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Public Information Officers (PIO) spend an awful lot of time with the media and it can that take up a lot of focus, but shouldn’t be your only focus. Relying on media contacts alone doesn’t mean you’ll be as successful as you need to be when trying to deliver information or engage the community and maintain control of your message.

Whether you want to deliver information on school updates, need to fill a city council meeting, are preparing for major weather events, or are seeking community feedback, there are many other opportunities for you to reach out to your community.

If you’re looking to regain that focus and retain some information control, it’s time to look past the media and get out into the community itself. Now, you personally can only reach so far. That means you’ve got to be strategic about where you send information, who you spend time on the phone with, and what you provide.

Making that determination relies on unique factors for your community and the nature of the communication. However, prepping for that almost always comes down to figuring out who can reach the most people the fastest.

So, Who Has the Largest Community Local People Lists?

When you’re trying to figure out what contacts to make, think about what organizations and people have large lists that can reach your constituent’s. Local schools – which can be sent information through email blasts – are a great place to start because you’re able to reach parents and leaders who may be caring for children during an emergency.

Perhaps you have one or two especially large employers in the area. Giving them information can help it get into the hands of much of your community.

Churches now tend to have email lists for their congregations, local farmers’ markets are building email lists for coupons and other information, community groups such as the Boy and Girl Scouts, and even popular blogs or Facebook pages about local government.

Share outreach opportunities and team up with these sources to help deliver important information when you need it. You can also reach out to friendly groups or those who may be impacted when a new ordinance is being considered.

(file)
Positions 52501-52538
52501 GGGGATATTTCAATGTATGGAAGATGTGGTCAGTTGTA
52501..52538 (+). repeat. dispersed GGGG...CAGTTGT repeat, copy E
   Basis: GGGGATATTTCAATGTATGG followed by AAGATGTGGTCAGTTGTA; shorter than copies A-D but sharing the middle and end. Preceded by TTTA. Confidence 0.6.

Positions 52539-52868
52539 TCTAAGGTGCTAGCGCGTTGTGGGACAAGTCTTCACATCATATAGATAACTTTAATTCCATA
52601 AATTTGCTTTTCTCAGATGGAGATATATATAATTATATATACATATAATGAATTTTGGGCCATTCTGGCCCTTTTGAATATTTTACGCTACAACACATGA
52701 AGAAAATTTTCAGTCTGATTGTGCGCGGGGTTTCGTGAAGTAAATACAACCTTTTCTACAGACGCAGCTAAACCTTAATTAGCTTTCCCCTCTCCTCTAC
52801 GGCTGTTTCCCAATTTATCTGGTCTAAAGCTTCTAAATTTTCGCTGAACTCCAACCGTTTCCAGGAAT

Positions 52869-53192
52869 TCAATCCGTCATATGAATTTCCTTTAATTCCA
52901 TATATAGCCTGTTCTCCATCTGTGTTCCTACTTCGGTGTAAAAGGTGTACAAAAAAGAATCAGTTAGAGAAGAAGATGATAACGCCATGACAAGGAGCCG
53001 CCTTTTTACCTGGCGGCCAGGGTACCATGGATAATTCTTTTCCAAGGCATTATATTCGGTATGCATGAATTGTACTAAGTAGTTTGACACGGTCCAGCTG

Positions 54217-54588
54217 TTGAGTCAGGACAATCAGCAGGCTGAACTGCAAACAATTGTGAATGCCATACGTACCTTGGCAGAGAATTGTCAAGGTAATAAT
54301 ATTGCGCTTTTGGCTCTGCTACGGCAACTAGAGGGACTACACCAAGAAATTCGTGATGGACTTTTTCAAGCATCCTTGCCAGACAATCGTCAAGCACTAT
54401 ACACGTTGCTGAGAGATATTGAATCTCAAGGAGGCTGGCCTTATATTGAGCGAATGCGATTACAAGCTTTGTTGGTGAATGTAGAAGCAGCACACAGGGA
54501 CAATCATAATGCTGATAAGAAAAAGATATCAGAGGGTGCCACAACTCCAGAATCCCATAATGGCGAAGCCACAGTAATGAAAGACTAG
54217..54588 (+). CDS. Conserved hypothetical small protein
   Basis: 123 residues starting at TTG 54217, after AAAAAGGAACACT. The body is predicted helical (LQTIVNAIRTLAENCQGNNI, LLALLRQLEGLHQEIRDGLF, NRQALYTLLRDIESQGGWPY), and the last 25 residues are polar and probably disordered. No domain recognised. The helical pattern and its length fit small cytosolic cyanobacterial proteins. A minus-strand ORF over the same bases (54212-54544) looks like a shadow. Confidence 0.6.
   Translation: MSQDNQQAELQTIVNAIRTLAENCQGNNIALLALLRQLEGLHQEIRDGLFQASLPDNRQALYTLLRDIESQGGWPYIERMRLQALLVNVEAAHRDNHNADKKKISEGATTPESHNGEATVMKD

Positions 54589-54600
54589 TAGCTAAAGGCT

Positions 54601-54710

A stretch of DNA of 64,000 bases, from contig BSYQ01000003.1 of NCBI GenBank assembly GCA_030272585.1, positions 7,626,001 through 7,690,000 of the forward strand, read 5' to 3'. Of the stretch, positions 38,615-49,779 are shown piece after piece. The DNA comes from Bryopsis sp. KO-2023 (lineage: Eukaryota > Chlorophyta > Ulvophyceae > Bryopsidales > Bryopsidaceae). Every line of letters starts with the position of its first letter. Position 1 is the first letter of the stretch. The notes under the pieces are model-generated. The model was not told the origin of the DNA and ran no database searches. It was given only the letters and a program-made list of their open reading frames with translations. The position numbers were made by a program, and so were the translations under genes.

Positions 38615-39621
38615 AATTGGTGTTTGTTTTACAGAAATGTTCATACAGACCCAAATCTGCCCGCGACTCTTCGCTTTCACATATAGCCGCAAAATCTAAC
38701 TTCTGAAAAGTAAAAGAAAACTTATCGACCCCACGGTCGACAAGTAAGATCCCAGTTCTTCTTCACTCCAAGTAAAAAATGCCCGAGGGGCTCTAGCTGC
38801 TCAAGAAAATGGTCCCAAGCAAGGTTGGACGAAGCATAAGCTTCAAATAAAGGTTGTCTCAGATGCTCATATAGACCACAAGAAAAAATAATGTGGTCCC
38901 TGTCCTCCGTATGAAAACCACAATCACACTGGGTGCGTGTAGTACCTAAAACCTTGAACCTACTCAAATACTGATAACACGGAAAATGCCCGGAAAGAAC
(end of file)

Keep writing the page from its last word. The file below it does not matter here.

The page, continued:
Modern technology gives you plenty of opportunities to deliver information to all of these groups. You can either send things out via email and hope that they’ll get opened and shared, or you could host conference calls and deliver the information to every participant. You might not have as many people dial-in, but you’ll have a chance to explain what information is provided, how it should be read, and how it can best be used.

These third-party groups won’t always deliver your message to everyone, but they are a great planning tool to help you prepare, and they’ll be especially helpful during a disaster or another emergency.

Disaster Response And Community Contacts

One of the most common things PIOs deal with are disasters and crises. Usually these are storms and natural events, activities involving police, crimes and their response, or concerns over a specific person in government.

Your job is to share information regarding the nature of the event, its response, recovery actions, and objectives that are relevant to the community at large. In the event of a natural disaster, that community is large. It’s best to take a page out of FEMA’s playbook and create a list of contacts today that you can use to make sure you reach these identified important groups:

  • disaster victims and other impacted groups;
  • outside general public;
  • affected jurisdiction and community leaders;
  • private sector businesses (both those impacted and those who may be in a position to assist with disaster response);
  • media and local groups (e.g. churches, shelters, food banks);
  • nongovernmental organizations (NGOs) (e.g., American Red Cross);
  • response and recovery organizations (e.g., urban search and rescue, utilities); and
  • volunteer groups (e.g., Community Emergency Response Team – CERT, Voluntary Organizations Active in Disasters – VOAD).

All of those elements are important contacts during a disaster. The media is just a small part of the overall response, though it can be a good resource for directly reaching your constituents. Don’t forget to target those running shelters and other places where people congregate in during an emergency. If you have a shelter in a local high school, it’s leadership is one of the best opportunities you have for delivering information to the people who need it most.